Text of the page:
One of the great gaps in our growing understanding of local and regional history is the field of aviation. It is difficult to understand why this is so; it is a colorful, important subject relatively recent in origin and there is an endless amount of source material on aircraft, airports and aviators.

Still, as far as this reviewer can discover, John D. Davis’ “Early Wings Over Maine” is the first attempt to confront a large slice of the topic in popular book form.

Of course, there have been aviation specialists dedicated to recording and preserving. Most notable perhaps are Eliot Spaulding of the Owls Head Transportation Museum, publisher of Strut & Axle, and Leo Boyle of the Maine Aviation Historical Society, longtime editor of Dirigo Flyer.

Indeed, Davis, a Freeport native and former teacher at Bowdoin College, gives due credit to these predecessors in his introduction, notes and excellent index.

Consider the arrival of pilot Harry Atwood and his Burgess-Wright float plane off Little Chebeague Island in 1912. Newspaper advertisements and word of mouth brought a flotilla of pleasure boats, work boats and excursion steamers for five and 10-minute plane rides. But there was a mechanical problem and no screwdriver. Luckily, the author’s dad, Elwyn Davis, had one on his boat earning him a free ride:

“Atwood started the engine, the propellers whirred and (the plane) skimmed across the water and into the air. Now there was all of Casco Bay below; Bustin’s Island, Little and Big Chebeague, Cliff and perhaps even Harpswell in the distance.”

Imagine the extraordinary islands of Maine, so beautiful from the land or masthead, now seen from above, from whatever angle the observer wished. As for Atwood and his plane, now equipped with skids, it was off to Poland Spring.

The reader might take a moment here to think of the many aerial photographs that now emerged, and the forts that were built to save Maine from air raids. Or of architect-artist John Calvin Stevens, who complained that speed, by way of the internal combustion engine, was ruining traditional painting. The artist was always in a rush, no longer taking time to drink in the beauty of the spot.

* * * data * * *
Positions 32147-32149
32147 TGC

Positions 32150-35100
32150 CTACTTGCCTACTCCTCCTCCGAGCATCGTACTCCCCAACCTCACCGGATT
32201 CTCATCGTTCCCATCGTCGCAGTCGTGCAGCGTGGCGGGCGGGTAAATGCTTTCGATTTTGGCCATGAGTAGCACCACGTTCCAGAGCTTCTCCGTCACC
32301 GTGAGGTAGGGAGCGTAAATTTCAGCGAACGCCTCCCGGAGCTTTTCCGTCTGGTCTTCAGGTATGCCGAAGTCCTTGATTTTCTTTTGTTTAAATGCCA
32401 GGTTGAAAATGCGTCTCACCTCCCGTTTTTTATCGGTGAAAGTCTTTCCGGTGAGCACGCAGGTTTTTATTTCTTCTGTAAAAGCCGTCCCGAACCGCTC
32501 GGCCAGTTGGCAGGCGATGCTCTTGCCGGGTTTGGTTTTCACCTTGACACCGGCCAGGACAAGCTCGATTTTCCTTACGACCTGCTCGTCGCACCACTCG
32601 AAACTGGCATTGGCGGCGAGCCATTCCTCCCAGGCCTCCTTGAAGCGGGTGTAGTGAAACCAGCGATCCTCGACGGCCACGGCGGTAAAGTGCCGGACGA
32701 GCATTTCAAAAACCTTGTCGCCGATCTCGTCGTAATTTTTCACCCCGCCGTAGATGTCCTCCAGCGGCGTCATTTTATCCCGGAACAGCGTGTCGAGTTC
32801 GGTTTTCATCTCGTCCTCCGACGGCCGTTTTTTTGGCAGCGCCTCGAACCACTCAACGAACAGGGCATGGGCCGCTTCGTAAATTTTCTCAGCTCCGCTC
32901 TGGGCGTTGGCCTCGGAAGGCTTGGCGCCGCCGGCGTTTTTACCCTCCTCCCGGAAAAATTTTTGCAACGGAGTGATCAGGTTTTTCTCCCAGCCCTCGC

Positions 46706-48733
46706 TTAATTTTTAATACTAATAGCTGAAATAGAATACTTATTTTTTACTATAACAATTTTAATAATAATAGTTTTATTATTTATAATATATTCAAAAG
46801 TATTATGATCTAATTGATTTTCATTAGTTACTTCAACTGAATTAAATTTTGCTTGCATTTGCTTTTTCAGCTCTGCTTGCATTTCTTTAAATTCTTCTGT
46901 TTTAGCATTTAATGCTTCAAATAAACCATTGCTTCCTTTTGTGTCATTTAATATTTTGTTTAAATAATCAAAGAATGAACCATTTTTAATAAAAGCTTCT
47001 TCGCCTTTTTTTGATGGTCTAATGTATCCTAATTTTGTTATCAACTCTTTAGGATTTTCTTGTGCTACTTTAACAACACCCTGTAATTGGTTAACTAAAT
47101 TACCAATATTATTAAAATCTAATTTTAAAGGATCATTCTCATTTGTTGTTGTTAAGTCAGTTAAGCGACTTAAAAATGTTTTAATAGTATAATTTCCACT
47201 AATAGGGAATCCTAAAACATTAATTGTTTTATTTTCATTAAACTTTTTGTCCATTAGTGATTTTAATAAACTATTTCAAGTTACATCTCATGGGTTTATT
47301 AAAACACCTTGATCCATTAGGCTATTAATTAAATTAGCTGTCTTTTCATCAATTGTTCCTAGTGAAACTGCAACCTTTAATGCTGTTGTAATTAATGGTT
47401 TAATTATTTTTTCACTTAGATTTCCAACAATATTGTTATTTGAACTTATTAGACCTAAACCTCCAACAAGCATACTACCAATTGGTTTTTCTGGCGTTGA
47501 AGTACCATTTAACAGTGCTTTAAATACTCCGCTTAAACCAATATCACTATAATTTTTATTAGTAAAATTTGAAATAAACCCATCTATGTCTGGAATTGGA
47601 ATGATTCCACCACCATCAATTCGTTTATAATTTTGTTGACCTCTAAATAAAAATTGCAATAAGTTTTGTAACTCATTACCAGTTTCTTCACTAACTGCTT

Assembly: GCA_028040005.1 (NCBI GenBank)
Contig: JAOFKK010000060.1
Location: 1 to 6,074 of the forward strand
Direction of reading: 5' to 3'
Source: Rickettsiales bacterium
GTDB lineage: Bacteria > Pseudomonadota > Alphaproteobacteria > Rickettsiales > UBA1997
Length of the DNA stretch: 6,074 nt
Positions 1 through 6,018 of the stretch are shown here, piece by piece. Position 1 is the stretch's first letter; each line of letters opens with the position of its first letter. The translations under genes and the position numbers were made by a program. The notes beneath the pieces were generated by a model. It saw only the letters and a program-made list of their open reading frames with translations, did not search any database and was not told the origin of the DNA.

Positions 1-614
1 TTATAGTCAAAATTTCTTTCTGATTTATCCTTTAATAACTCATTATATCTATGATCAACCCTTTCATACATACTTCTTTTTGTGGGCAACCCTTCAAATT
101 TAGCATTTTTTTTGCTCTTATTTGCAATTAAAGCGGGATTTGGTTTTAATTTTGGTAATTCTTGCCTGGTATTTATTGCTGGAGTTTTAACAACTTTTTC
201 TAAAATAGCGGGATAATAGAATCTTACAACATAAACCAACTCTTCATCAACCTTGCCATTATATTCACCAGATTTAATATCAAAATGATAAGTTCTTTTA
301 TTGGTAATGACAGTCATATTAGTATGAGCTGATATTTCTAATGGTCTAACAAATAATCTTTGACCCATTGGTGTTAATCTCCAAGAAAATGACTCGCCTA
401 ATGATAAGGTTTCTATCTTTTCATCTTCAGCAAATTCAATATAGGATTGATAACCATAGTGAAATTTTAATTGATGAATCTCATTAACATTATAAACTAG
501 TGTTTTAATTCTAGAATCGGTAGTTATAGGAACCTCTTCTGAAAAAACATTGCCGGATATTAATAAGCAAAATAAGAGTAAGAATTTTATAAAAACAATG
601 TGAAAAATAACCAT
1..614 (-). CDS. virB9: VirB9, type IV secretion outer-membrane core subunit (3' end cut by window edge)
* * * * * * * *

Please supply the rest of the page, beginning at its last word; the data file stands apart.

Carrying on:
It was not until the late 20th century that a bird’s eye painting of the islands appeared.

Fascination with flying dominated the headlines between the wars. Kids made scrapbooks of the exploits of Lindbergh, Earhart, Nungesser and Coli, then went on to become the pilots and crews of the next war.

In the post-war era, the seat-of-the-pants approach succumbed to the corporate safety-first period of passenger jets and anonymous pilots and crews. Everyone flew and got to their destinations uneventfully, for the most part.

Davis brings the romance back with good information and first-rate images of the men, women and machines.

And, oh yes, women including Ruth Bancroft Law, in her Wright Model X, were licensed and barnstorming as early as 1913.

Davis offers a great deal about local heroes, including the great Harry Jones of Old Orchard Beach and World War I ace (and later governor) Sumner Sewall, and about trans-Atlantic attempts, the coming of commercial liners and the first Maine airports.

Certainly the groundwork has been set for all future studies in this subject.

My only criticism is that more precise birth and death dates on individuals might be included in future editions of this stimulating and much needed study.

 

William David Barry of Portland is a local historian who has authored/co-authored six books.